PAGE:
A short video animation, narrated by the Oscar-winning actress Dame Helen Mirren, warns of the devastation caused by the plant disease Xylella fastidiosa, which has wiped out millions of olive trees in southern Europe and put thousands of jobs at risk.
The film has been launched on YouTube by BRIGIT, a consortium of 12 research organisations, including the John Innes Centre, the Royal Horticultural Society (RHS) and the UK Centre for Ecology & Hydrology, working to prevent Xylella arriving in the UK.
The four-minute animation is part of an awareness campaign to educate the public about the disease, which is spread by insects, as well as its symptoms and the risks of bringing plants back from abroad. There is also increasing global awareness of the threat to plants from pests and diseases, with 2020 being declared the UN’s International Year of Plant Health.
Dame Helen has a home and an olive orchard in Puglia, Italy, that has been infected by Xylella, and she has witnessed first-hand the impact of the disease on businesses and communities there. She has urged UK gardeners to purchase plants sourced or grown in this country.
There have been outbreaks of Xylella fastidiosa in southern Italy, Tuscany, Corsica, southern France, Spain and the Balearic islands, and in 2019 the disease reached Portugal.
If a Xylella outbreak were to occur in the UK, restrictions set out in EU policy on dealing with infections would come into force. These regulations involve the destruction of any plant species known to be vulnerable to Xylella within a 100m range even if they are not infected, and a ban on the movement of a wider range of plants within a 5km range. There would potentially be negative consequences for horticulture, forestry, domestic gardens, woodlands and native ecosystems.
Dr Steven White, a Theoretical Ecologist at the UK Centre for Ecology & Hydrology, is leading the modelling work as part of BRIGIT, which aims to better understand the potential spread of Xylella in the UK and to inform surveillance and control strategies.
He says: “This bacterial plant disease was first discovered in Europe in the ancient olive trees of Puglia in 2013. Since then it has rapidly spread and killed millions trees in the process, causing more than €1.2 billion of damage, despite Europe-wide control efforts and advances in our understanding of the disease. It is vital to the UK landscape that the disease is not brought to our shores.”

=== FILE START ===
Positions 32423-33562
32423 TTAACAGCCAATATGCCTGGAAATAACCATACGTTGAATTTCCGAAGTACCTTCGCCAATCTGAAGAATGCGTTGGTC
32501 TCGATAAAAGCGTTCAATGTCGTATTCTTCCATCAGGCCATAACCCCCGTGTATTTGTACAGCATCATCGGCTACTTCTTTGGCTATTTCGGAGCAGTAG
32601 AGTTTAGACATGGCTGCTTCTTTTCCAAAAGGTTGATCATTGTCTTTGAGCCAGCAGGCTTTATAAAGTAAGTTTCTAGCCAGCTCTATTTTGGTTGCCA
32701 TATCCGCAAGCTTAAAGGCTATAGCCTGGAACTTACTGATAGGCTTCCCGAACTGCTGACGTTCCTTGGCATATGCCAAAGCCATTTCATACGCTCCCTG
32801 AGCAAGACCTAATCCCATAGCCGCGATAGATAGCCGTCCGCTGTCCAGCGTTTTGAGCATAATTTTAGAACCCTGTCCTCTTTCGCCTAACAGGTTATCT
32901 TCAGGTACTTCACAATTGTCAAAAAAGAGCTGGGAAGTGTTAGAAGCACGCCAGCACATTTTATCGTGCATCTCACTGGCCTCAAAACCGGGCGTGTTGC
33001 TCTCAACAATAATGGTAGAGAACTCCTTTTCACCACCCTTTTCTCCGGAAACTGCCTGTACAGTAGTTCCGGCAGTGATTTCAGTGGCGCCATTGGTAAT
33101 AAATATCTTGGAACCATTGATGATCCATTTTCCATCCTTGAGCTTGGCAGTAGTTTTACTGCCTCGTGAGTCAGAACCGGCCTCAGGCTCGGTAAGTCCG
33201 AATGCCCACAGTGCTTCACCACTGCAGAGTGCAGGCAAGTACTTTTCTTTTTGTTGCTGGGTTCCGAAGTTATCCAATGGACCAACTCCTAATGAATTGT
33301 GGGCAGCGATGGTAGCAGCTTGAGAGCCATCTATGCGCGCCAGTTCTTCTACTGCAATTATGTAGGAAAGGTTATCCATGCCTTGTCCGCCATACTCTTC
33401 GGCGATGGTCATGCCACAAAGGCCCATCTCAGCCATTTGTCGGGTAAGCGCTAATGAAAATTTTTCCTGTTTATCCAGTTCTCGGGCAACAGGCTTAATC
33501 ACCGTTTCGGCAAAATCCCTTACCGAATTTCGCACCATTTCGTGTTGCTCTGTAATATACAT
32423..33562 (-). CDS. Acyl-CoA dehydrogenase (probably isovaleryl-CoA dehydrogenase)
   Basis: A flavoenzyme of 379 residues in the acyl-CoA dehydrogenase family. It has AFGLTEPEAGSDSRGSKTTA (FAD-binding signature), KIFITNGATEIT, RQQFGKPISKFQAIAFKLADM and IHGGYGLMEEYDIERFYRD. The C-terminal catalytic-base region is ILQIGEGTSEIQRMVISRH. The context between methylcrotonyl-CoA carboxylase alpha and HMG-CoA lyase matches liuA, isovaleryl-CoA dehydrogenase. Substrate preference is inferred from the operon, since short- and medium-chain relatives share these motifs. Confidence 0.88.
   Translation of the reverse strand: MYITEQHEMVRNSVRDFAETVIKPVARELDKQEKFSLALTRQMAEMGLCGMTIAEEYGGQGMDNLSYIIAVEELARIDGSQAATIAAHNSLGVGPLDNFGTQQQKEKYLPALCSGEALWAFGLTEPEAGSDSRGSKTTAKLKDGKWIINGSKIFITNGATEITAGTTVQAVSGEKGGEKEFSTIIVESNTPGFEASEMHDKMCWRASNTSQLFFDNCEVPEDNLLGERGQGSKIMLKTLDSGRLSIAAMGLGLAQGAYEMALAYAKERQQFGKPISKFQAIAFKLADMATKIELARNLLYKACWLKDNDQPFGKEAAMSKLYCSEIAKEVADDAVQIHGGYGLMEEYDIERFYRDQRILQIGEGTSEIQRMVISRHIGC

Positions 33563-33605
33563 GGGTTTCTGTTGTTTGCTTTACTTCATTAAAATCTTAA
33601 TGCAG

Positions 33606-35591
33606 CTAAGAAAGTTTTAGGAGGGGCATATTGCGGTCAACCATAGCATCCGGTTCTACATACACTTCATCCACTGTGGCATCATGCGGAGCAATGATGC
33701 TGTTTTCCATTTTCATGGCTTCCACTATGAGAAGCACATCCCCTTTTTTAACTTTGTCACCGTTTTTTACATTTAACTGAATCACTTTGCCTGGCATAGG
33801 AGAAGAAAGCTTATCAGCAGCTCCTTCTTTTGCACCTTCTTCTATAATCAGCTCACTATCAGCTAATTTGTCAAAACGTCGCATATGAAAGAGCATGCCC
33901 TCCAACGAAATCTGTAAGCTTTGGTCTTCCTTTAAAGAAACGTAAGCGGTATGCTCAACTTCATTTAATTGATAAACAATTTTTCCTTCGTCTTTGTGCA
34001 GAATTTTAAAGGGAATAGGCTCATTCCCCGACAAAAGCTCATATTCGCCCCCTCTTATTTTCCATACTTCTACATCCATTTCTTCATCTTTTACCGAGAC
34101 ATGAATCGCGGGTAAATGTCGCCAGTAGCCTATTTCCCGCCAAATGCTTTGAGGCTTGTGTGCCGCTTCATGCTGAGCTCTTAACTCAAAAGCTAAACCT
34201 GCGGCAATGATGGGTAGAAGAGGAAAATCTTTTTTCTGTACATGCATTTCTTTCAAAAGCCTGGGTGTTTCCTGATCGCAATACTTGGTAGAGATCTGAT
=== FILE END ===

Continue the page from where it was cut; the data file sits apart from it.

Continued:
Xylella is a bacterium transmitted by insects that feed on the nutrients contained in plant xylem vessels, blocking the plant’s ‘plumbing’ system so it dies of thirst. The disease infects more than 500 species of plant causing leaf scorch, wilt, die-back and plant death, with the highest risk plants including olive and lavender. There is no known cure for the disease.
Xylella is not present in the UK, but the public is being asked to look out for symptoms and to report them to the TreeAlert service when the cause cannot be explained by other factors, such as frost damage, drought or other common pests and diseases.
Advice to help prevent the introduction of Xylella includes:
- Source new plants carefully, where possible buy plants grown in the UK.
- Cultivate your own plants from seeds or cuttings.
- Check plants for signs of disease before purchase and monitor the health of new plants.
- Never bring plants back with you from abroad.
Dame Helen says: “Xylella is a dreadful plant disease that has devastated businesses, communities and entire landscapes. Understanding what you can do to help keep it out of the UK is an important first step in protecting our precious plants for the future.”
Dr Gerard Clover, Impact and Engagement Manager of BRIGIT, says: “Government and industry have long warned of the threat to our landscape and economy from Xylella but we shouldn’t be complacent. Gardeners must be vigilant and report changes in the health of plants in their gardens.”
The European Commission has described Xylella as “one of the most dangerous plant bacteria worldwide”. It estimates that if the disease fully spread across the EU, this could ultimately cost €5.5 billion a year due to loss of production and put nearly 300,000 jobs at risk.
Co-ordinated by the John Innes Centre, BRIGIT is a £4.85 million initiative that aims to improve methods of diagnosis and detection of Xylella, in order to reduce the risk of it spreading to the UK and ensuring measures are in place to control the disease should it do so. The consortium involves scientists from the John Innes Centre, Amgueddfa Cymru – National Museum Wales (NMU), the UK Centre for Ecology & Hydrology, Fera Science Ltd, Forest Research, Royal Horticultural Society, Science and Advice for Scottish Agriculture, and the Universities of East Anglia, Salford, St Andrews, Stirling and Sussex.
The consortium is part of a UK bacterial plant diseases programme funded by the Biotechnology and Biological Sciences Research Council (BBSRC), the Natural Environment Research Council (NERC), Defra and the Scottish Government.
For more information about Xylella and BRIGIT visit https://www.jic.ac.uk/brigit/